It’s not unusual to be a bit nervous for a job interview. It’s also not unusual to worry that you might say something dumb. But do you plan to ask the hiring manager the location of the nearest bar? Or why the hiring manager’s aura doesn’t like you? A CareerBuilder survey from 2017 found that these were some of the questions asked by job candidates, so you might be breathing a little easier, knowing that you could never ask anything that unprofessional.
Still, there are some questions you never want to ask in the early stages of the interviewing process – don’t even think about how to ask how much a job pays. To avoid making that mistake and other goofs that will turn off an employer, here are queries that you should avoid:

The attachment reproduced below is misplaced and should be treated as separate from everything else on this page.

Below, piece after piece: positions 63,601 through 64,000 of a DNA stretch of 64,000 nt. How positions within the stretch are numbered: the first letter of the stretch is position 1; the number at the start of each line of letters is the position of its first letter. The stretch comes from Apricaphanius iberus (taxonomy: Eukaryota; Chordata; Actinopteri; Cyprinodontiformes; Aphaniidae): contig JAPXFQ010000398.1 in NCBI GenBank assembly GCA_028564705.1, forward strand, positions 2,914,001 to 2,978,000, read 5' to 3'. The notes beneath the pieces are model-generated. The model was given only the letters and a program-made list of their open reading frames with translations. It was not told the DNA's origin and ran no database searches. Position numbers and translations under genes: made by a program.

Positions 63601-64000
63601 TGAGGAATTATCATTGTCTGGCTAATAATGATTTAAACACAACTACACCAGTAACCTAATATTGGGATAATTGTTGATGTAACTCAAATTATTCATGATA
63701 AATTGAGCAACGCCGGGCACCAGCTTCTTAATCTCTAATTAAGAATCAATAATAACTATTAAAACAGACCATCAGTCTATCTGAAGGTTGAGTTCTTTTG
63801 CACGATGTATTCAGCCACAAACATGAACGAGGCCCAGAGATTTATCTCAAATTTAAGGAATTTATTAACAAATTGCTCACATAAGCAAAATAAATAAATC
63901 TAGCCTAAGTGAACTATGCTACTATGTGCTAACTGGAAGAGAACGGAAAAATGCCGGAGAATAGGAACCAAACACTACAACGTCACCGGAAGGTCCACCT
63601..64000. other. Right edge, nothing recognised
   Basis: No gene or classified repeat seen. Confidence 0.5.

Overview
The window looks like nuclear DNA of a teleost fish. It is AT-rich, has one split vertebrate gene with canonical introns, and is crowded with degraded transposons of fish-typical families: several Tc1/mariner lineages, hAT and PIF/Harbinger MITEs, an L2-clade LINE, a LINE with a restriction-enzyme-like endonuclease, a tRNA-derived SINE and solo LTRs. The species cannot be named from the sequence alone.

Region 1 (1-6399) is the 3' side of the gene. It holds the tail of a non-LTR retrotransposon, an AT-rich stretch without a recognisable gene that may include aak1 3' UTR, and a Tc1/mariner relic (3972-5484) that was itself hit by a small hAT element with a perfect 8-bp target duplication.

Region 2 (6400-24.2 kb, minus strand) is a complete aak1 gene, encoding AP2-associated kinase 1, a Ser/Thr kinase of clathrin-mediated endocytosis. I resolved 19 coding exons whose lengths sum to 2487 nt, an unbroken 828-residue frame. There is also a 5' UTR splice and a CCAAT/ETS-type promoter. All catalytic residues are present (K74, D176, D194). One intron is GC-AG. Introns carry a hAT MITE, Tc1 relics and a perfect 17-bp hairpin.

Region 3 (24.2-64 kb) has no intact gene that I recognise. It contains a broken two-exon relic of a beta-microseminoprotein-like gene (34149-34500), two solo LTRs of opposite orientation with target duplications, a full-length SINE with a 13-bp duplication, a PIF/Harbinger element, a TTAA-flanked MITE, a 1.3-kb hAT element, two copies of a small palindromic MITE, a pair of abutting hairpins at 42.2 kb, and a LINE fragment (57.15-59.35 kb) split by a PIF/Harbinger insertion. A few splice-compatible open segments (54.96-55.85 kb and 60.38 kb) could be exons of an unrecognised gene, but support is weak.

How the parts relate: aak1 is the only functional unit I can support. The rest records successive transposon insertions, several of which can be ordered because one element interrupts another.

1. “How much does the job pay?”
It’s not that you can never, ever ask how much a job pays, it’s just that it’s considered a no-no in the initial interview phase. It’s sort of like when you have a first date and you ask how much the other person earns as soon as she or he says hello. It’s rude and makes it seem like you’re only interested in a second date based on annual earnings. The employer wants to know that you’re drawn to the job and the company, not just a paycheck.
Editor's note: You can research your worth using LiveCareer's salary calculator. And if you're still re-tooling your resume for other jobs you're applying for, consider putting LiveCareer's free resume builder to use.
2. “How much vacation do I get?”